Since 1995 a number of genes suspected to be involved in MSI tumorigenesis by MNR mutations [e.g. TGFBR2, BAX and others (25,26)] were described, and more or less intensely characterized. As functional evidence for the consequence of MNR mutations within those genes is difficult to show, the mutation frequency often was used as a clue for the transformation impact. However, mutation rates of MNRs widely scatter. Hence, the question was how to differentiate suspicious from average-mutated MNRs. Therefore, different attempts were undertaken to identify the key players of MSI tumorigenesis. We developed a statistical model in order to accomplish such a discrimination (20). Since 2003 the basic data set tremendously increased and mathematics were adapted accordingly. As a result of the regression analysis, from the very first beginning of the model up to now, genes such as TGFBR2, BAX and ACVR2A with the highest evidence for a MSI-tumorigenesis driving force show a significantly elevated mutation frequency in MSI–H gastrointestinal cancer. Meanwhile, there are some other genes showing significantly increased mutation frequencies by the regression analysis included within SelTarbase, for which more and more evidence for an involvement in MSI tumorigenesis is emerging, such as EPHB2, MRE11A, MYH11 and TCF-4 (27–30).
SelTarbase is a comprehensive curated mutation data collection of human MSI-H tumor and colorectal cell line data. This information is systematically organized and straightforward accessible. Being routinely revised and extended it always provides an up-to-date resource of known (public) data for the community as simple information, for data or sample controlling, or helping to prevent from multiple analysis. The superimposed regression analyses may help researchers to focus functional investigations of MSI-related genes by superseding additional time- and money-consuming analyses. Within SelTarbase integrated tools, e.g. the prediction of frameshift transcripts and peptides or the prediction of transcripts regarding NMD may further assist the decision process or the investigation outline of forthcoming immunology related experiments. The systematic information of and the prediction tools implemented may also facilitate the selection progression of appropriate candidates for vaccination and other diagnostic or therapy-related options. For new, unpublished MNR mutation data submission and recalculation of the regression analysis may be supportive to classify the candidate(s) within the number of already known MNR data. As further part of SelTarbase, MNR_ensembl provides a current, complete database of all human coding, untranslated, other non-coding and intronic MNRs as potential targets of MSI in MSI-H tumors and cell lines based on the current human genome included within the Ensembl database (Homo sapiens, rel. 55.37) and may lead to direct mutation analyses of new highly promising candidate genes without the need of own bioinformatic utilities and capabilities. Taken together, SelTarbase opens a broad variety of possibilities to researchers committed in the field of MSI tumorigenesis, diagnostics and therapy.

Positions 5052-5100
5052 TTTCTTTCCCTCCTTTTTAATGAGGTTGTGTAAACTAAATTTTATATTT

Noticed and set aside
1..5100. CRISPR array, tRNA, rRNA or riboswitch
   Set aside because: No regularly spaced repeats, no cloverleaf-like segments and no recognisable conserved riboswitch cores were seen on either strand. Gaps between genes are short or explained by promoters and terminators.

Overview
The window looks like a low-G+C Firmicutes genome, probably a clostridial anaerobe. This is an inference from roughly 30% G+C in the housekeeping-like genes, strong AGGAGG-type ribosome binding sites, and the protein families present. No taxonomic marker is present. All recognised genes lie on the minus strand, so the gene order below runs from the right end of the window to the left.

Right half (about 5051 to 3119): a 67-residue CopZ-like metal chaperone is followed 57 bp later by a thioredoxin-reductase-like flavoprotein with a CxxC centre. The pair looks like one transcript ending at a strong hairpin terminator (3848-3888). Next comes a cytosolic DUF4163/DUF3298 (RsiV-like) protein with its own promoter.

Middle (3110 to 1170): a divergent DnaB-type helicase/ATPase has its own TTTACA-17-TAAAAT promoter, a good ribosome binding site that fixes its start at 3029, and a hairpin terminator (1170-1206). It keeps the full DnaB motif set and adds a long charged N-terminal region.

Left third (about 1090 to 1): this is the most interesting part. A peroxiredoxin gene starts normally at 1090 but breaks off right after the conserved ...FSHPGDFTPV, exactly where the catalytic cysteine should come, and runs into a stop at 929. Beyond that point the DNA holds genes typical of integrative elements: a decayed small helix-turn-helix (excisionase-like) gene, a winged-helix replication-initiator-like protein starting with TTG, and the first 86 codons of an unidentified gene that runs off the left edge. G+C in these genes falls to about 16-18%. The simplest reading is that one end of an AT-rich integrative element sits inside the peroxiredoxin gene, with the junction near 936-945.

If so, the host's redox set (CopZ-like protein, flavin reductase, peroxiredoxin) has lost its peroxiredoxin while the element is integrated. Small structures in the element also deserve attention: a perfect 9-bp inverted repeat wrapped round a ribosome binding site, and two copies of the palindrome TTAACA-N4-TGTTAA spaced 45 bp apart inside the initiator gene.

SelTarbase is available at http://www.seltarbase.org. Data can be retrieved as html as well as downloaded as plain text files.
The Deutsche Krebshilfe; and the Klaus Tschira Foundation (to S.M.W.). Funding for open access charge: European Molecular Biology Laboratory.
Conflict of interest statement. None declared.
We gratefully acknowledge the expert help and support of T. Woerner. Further, we thank J. Lammarsch and R. Bogus (Rechenzentrum der Universität Heidelberg, University of Heidelberg) for the initial setup and maintenance of the hardware running SelTarbase. Finally, we would like to express our gratitude to J. Lacroix, J. Kopitz, and M. Kloor for critical reading the manuscript and helpful discussion.